Dark Star (scribesds) wrote,
Dark Star
scribesds

Fandom website musings

As most of you know, I've been known to make websites. And for the record, I've had enormous fun doing so.

Recently I was poking around some fan posts, where one person commented that in the old days everyone had their own websites, but nowadays people use the likes of Fanfiction or AO3. She wasn't being rude, but I got the impression that she was saying that individual websites were somehow... inferior to the big multi sites.

I know I haven't been in the game for a bit... but... is that really the case? Does nobody make their own sites now? If so, that's... appalling. I'm aware I'm something of a dinosaur but I don't like the big fan sites. I tried Fanfiction.net, I think I have a story on there somewhere, but I hated it; I don't use AO3, and I definitely don't want to join anything just to read some stories.

For me, part of the fun of running your own sites is control. (Yes, I have been called a megalomaniac before!) Its fun planning how you want it to look, how you want people to view it, what you want on it. From what I've seen, the big sites are white, bland, and impersonal. They feel soulless to me. One thing I loved to do on Scribes was find the little gems that nobody else had found. Often the author was shy, or frightened of the archives, or lacked confidence – and that kind of author would never be found on the biggies. All those brilliant stories lost. And every time I asked for a story – Scribes had around 900 stories and every one of them was posted with the authors' permission (that was a lot of emails, I can tell you!) - the author was so thrilled to be chosen that it made their day – and mine, for that matter.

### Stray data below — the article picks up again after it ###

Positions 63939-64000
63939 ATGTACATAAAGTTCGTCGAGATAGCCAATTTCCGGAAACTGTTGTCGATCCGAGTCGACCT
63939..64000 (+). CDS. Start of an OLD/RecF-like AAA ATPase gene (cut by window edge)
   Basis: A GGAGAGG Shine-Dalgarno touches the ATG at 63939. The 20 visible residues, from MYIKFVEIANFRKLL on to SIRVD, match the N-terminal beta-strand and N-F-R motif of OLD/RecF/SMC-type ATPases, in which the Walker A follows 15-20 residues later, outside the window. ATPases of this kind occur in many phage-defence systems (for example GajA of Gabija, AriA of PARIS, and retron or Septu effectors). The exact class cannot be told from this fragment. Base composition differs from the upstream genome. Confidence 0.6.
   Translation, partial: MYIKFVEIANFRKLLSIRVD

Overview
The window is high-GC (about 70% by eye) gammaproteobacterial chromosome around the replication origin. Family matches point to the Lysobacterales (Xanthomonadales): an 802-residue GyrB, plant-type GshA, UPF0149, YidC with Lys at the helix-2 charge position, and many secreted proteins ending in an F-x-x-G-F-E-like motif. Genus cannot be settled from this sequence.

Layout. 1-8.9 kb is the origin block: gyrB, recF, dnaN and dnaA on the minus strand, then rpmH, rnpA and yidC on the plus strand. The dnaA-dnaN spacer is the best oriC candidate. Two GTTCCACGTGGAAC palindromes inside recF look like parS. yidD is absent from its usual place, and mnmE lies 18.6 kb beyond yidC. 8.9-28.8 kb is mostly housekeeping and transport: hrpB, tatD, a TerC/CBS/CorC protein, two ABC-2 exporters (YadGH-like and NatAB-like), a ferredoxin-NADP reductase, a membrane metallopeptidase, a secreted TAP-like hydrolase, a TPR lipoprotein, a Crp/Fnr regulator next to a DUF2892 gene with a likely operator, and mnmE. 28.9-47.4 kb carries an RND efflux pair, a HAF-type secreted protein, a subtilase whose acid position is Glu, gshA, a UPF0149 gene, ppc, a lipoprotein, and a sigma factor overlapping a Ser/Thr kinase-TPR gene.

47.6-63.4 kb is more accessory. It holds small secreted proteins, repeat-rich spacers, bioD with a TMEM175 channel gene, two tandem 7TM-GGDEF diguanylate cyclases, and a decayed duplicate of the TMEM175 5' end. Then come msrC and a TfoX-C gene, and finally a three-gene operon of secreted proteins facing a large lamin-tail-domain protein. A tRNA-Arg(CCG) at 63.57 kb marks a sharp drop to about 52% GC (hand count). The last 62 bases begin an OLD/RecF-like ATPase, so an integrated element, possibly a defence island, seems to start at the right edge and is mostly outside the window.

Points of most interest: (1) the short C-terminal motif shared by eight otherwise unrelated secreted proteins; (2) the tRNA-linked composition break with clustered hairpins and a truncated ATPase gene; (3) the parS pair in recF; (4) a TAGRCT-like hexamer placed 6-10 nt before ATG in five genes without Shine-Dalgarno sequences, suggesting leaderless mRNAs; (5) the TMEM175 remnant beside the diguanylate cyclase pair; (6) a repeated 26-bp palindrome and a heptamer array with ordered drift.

Perhaps arrogantly, I'm proud of my part in the Buffy fandom. Authors have told me I've given them confidence to write more, to learn, and try new things. My fiction challenges have inspired thousands of stories that wouldn't have existed at all. Friends have written stories simply because I've asked them to, and we've shared ideas and plot bunnies and generally leant on each other, and its horrifying to me that none of those stories would exist without the small friendly archives. My stories wouldn't exist, either. It took Mike weeks to persuade me to post my first offerings online, and that, friends, is how my first website came to be.

Of course, its entirely possible I've got the wrong end of the stick and am getting my knickers in a twist over a silly misunderstanding. I hope so.

Have I got it wrong? Do you like the big archives?
Tags: fandom, musings
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